Once again, there was no reply
In addition, “The Commission again wrote to the Papal Nuncio in 2009 enclosing extracts from the draft report which referred to him and his office as it was required to do.”(2.24)
Once again The Commission received no reply.
The fact that the Vatican and he Papal Nuncio did not provide the Murphy Commission with the information it requested resulted in a very real conviction among ordinary good Catholics, that the Vatican had something to hide and that it was not being open and honest.
This conviction has not gone away and is surely a very real hindrance to the progress of healing for many, especially the Survivors of Abuse.
Again, at the Liturgy of Lament and Repentance Archbishop Diarmuid Martin said, “The first step towards any form of healing is to allow the truth to come out”.
Archbishop Martin also said, “ … the Archdiocese of Dublin can never rest until the day in which the last victim has found his or her peace…”
3: As noted above, the Vatican used its Diplomatic Status in not responding to the request for information by the Commission.
Is not this resorting to the use of Diplomatic Status a form of use of temporal power?
Is the use of temporal power in line with the Gospel values of humble service?
I would suggest not.
Along with many others, when I heard that the Vatican and the Papal Nuncio had not even acknowledged receipt of the letters from the Commission, I personally felt let down, ashamed and angry.
It is surely unacceptable in such a sensitive area that ordinary basic courtesy and politeness are suspended and Diplomatic Status invoked.
With this in mind, I appeal, from the bottom of my heart, to The Congregation for the Doctrine of the Faith in The Vatican and The Papal Nuncio, even at this late stage, to find some way around the apparent restrictions of Diplomacy, in order to provide the long overdue information requested by The Murphy Commission.
4: Does the Clerical Church (to differentiate from the Church as the People of God) perhaps without realising it, overuse or stretch its use, at times, of the concept of confidentiality, which can result in things that need to come out into the Light of God’s Healing being kept secret.
Such use of confidentiality perhaps inadvertently favours more the protection of Church officials than the Survivors of abuse that it is supposed to be protecting and helping.
This in turn feeds into the whole area of cover-up.
Is not an open debate and assessment needed, of the Church’s use of confidentiality and other related concepts such as secrecy and scandal?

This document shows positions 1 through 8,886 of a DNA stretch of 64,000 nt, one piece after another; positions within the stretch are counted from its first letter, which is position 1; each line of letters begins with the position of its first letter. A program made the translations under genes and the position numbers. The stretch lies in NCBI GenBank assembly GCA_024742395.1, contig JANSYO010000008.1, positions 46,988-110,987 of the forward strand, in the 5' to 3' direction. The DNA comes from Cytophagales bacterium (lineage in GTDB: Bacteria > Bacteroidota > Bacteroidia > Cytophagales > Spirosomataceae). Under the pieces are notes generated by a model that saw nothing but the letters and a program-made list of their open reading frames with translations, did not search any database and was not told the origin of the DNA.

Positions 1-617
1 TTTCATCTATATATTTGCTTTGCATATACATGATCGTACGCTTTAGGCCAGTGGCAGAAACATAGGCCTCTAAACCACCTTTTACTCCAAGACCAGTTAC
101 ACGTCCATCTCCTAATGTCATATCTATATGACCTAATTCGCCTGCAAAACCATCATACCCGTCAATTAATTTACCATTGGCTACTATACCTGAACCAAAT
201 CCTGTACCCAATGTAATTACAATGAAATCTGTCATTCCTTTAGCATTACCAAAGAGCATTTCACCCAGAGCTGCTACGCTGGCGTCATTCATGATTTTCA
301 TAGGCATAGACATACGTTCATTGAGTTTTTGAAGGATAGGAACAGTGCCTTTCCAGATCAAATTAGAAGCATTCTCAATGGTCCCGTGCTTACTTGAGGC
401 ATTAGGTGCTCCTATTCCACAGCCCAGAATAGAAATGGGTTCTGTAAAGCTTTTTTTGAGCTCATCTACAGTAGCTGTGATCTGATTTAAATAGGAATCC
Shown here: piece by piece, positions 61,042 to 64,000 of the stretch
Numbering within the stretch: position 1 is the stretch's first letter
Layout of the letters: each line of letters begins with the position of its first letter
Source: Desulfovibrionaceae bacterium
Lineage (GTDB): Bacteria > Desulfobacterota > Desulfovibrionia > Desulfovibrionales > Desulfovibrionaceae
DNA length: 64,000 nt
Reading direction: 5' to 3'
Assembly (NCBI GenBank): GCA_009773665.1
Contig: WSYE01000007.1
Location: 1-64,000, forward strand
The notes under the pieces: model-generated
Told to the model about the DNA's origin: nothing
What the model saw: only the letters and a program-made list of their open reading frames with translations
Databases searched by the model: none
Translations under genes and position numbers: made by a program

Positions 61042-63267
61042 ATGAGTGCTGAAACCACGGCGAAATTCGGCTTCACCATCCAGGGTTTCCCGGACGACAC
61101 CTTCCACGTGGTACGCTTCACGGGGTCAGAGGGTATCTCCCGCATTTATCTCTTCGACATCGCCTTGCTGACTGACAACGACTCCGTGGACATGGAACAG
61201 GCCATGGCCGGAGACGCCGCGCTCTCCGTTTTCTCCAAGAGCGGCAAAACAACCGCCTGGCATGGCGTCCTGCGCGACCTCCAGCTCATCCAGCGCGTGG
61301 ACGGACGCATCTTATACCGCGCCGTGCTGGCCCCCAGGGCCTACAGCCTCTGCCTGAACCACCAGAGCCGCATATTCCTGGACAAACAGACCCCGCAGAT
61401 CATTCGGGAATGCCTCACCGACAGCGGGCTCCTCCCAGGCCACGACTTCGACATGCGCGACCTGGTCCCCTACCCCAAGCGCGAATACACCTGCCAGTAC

To whom can we turn to bring this about?
5: Looking at the recent statements issued by you, Cardinal O’Malley and by The Vatican regarding the Visitation to the Four Metropolitan Archdioceses, I was very surprised that there was no mention of any form of inquiry or review of how Irish Church Officials handled cases of clerical child sex abuse.
However it seems an earlier statement said it would be included.
Such a review would be for many an essential requirement of any Visitation. I assume that while not mentioned specifically in the recent statement, it would in fact be included.
I was very disappointed to learn that when the work of the Apostolic Visitation Team is completed, it will not make its report available to the People of God.
Instead, it will submit its Report to Vatican officials who will offer “suggestions for the spiritual renewal of the Archdiocese, Seminaries and Religious Houses” and “issue a comprehensive summary of the results of the Visitation.”
I fail to understand why the Visitation Team’s Report is not to be made public – subject to sensitivity regarding submissions made on a confidential basis – along with the Vatican’s suggestions for spiritual renewal and their comprehensive summary.
Once again, this would be a wonderful sign of openness, trust and honesty
A bringing out into the light all that has been so painful, destructive and dark.
In conclusion I would like to say that it has not been easy for me to say these things.
I have been a priest for almost twenty-eight years, and not so long ago I would have been afraid to speak in this way about the Church to which I belong, and indeed I still struggle with that fear.
By submitting these thoughts, I am aware that in doing so, I am questioning a very powerful Institution, an Institution that can crush and silence.
However it is because I feel so deeply and strongly about these matters that I have now tried to express them openly.
I humbly submit them for consideration.
Peter Mc Carron
Priest of Dublin Archdiocese.